insecurity is the most challenging problem knocking the
door of each house hold study area, assessing the
problems behind this complexity remained number one
focus of this paper work. As a result, the innermost
interest of the researcher is to find out what was been the
challenges and obstacles behind their subsistence
farming that let them not to ensure food security.
Thereafter, out of total 1422 households of the three
kebeles purposively identified, 142 household headed
farmers were selected through simple random sampling
procedure by the help of Kothari proportional sample
allocation formula. Accordingly, 48, 50, 44 farmers house
hold were randomly selected from Dara Tibiro, Songo
Baricha and Haro milki respectively. Therefore, the head
of households was incorporated in the study as the target
population.
2.4.1. Sample size determination.
Researcher used proportional sampling procedures of
Kothari (2004). Thus, representative sample of this study
were computed by the formula
nh=(Nh/N)n, where: nh= sampling size of the study,
Nh= Total population of the kebele, N=Total population
(total hhs) and n= Total sample size
128 Int. Res. J. Agric. Sci. Soil Sci.
Table 2.1, Study sample allocation.
Kebeles
Data Tibiro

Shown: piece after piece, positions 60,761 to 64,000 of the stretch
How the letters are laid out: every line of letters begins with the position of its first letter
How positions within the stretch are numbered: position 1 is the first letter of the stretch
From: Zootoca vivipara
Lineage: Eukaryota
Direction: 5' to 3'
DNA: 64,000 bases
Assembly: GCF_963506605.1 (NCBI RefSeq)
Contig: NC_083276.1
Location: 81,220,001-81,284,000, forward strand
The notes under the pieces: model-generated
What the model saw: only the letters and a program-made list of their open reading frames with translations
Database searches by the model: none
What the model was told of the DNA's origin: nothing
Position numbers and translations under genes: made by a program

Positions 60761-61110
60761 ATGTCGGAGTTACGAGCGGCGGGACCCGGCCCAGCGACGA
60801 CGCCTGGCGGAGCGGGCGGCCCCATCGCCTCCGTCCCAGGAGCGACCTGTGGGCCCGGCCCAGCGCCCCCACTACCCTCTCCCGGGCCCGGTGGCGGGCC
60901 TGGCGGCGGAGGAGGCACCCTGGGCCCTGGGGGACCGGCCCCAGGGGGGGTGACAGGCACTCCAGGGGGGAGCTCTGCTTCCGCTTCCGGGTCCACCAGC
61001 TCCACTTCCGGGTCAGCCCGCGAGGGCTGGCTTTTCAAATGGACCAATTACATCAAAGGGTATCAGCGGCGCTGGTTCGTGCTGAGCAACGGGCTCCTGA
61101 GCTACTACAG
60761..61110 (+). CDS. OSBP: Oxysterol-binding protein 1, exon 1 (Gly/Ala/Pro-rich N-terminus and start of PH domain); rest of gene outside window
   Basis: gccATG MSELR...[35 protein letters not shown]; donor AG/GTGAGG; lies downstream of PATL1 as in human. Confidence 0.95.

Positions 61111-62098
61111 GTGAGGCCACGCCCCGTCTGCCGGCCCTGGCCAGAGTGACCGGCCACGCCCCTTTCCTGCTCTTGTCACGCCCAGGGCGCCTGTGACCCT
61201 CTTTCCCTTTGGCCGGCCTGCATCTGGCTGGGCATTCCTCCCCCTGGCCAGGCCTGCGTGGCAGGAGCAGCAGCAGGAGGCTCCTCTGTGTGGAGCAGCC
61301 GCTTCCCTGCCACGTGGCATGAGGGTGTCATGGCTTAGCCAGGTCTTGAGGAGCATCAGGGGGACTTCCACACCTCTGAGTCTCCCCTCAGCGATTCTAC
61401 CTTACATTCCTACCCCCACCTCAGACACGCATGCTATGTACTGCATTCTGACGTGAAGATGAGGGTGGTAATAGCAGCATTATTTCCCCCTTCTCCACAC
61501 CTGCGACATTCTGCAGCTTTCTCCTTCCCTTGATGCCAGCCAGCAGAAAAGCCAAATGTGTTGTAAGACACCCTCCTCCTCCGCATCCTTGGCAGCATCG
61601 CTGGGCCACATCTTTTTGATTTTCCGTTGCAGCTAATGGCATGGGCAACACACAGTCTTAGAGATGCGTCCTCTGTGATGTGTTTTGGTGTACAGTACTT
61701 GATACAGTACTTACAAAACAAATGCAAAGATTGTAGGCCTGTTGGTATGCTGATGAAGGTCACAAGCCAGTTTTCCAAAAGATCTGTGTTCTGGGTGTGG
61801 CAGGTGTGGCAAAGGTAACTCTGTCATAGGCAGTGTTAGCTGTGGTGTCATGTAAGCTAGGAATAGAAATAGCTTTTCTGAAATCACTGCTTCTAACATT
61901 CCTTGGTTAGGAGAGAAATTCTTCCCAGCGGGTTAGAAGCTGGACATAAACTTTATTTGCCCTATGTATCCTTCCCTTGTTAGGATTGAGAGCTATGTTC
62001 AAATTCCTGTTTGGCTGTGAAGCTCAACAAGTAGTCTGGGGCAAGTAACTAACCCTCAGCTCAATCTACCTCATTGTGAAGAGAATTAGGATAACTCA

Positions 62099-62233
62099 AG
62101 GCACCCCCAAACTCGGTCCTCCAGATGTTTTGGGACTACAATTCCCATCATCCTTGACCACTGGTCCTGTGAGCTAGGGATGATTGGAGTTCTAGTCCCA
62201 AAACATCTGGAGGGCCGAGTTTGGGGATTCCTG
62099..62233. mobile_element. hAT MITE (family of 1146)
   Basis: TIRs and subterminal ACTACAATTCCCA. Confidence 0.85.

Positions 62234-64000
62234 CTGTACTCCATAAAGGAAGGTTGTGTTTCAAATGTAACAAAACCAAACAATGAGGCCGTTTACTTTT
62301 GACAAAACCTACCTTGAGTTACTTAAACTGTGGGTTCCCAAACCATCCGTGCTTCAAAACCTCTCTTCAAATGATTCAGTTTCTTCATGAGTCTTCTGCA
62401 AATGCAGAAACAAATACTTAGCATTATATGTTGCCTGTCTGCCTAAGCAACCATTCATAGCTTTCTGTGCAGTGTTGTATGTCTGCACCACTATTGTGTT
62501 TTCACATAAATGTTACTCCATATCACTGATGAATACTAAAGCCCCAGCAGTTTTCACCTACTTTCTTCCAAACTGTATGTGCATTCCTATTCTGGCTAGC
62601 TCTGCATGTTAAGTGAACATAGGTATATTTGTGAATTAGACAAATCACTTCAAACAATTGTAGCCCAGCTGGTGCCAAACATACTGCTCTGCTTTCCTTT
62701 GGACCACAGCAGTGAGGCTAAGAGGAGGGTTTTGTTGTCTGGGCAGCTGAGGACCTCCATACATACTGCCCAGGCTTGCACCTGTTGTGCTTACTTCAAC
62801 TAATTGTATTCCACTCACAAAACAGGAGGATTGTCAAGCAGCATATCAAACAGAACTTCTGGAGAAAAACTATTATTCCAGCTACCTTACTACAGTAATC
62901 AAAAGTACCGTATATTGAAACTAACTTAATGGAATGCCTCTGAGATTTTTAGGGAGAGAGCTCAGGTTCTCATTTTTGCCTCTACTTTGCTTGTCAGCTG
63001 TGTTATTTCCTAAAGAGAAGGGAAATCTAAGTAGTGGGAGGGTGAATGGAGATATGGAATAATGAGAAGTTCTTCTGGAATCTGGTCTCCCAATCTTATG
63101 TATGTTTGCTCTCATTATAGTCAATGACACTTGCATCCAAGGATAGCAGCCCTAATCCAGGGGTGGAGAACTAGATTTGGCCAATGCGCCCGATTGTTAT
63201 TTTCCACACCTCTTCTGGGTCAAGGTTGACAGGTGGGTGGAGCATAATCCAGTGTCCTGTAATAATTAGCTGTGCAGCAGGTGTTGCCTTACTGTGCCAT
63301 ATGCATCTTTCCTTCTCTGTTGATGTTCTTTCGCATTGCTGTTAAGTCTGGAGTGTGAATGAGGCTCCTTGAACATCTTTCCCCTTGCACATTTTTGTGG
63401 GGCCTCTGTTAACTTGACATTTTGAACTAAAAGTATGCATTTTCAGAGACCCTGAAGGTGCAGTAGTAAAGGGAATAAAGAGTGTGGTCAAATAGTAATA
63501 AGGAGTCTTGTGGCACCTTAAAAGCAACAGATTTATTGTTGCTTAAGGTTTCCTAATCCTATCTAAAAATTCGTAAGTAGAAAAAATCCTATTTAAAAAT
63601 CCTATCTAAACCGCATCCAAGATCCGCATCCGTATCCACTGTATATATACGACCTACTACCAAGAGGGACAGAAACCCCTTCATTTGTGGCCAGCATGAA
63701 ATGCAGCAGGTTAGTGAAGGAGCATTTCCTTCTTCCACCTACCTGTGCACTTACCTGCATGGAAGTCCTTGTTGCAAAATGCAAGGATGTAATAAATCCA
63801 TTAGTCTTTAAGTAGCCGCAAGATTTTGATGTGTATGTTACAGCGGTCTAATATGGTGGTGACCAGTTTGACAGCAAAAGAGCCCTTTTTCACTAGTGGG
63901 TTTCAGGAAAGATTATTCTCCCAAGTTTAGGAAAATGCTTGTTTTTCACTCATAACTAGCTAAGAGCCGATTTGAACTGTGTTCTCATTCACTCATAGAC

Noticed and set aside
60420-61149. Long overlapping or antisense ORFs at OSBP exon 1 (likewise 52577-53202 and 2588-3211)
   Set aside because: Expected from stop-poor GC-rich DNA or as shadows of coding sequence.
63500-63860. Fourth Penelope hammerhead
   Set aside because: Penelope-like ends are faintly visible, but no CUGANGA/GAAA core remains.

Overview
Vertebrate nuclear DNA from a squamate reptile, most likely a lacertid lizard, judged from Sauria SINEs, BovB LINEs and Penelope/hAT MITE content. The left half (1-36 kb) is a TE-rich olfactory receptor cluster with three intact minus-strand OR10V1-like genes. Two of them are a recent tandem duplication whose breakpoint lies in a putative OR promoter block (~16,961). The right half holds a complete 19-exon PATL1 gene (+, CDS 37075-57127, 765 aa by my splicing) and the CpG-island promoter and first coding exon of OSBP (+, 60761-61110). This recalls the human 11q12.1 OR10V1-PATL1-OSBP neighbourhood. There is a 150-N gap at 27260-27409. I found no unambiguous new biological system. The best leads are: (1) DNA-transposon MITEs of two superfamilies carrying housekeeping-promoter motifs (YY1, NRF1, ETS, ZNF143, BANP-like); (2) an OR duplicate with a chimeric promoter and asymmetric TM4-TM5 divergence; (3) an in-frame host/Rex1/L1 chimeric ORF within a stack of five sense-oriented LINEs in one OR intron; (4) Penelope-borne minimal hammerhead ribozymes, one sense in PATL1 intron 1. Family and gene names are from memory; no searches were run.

Songo Baricha
Haro milki
Total 3
Number of house hold in each Kebele
480
500
440
1422
Sample size
48
50
44
142
Source: Field survey 2011
Figure 3.1. Means of livelihood condition of the study area.
2.4. Method of Data Analysis
Both qualitative and quantitative data analysis measures
were used. Thus, responses to the questionnaire that
was gathered from respondents was quantitatively
analyzed which was assisted by Statistical Package for
Social Science version 17.0 (SPSS), and presented in
table, graph, and charts. Whereas, data gathered through
observation and interview was qualitatively analyzed and
presented descriptively. And descriptive statistics for the
socio-economic variables collected by questionnaires
were analyzed using frequency counts, percentages, and
simple cross tabulation.
3.
RESULTS AND DISCUSSION
The livelihoods of the farmers in the study area are
mostly dependent on agriculture, where rearing of animal
and crop cultivation. About 80.99% of the farmers are
engaged in mixed agriculture (crop production and
rearing of animals), unlike 13.38% and 5.63% practice
only crop cultivation and livestock rearing respectively.
Therefore, the large scale of farmers of the area
dominantly engaged in mixed agricultural activities.
Animal rearing is source of income and practiced mainly
to sustain families livelihoods in the case of crop fail.
The value of rearing animals is beyond a single factor.
A number of respondents claim that dung collected from
the cattle grazing area, serve as fertilizer to grow crops,
and the newly dropped dung serve as house decorating
material and other cultural rituals. Moreover, in addition to
use of them for dairy product, they sell their cows to pay
money for marriage as to compensate the families of the
girl what they locally call (qarshii araaraa). After marriage,
the families of boy have to pay money as compensation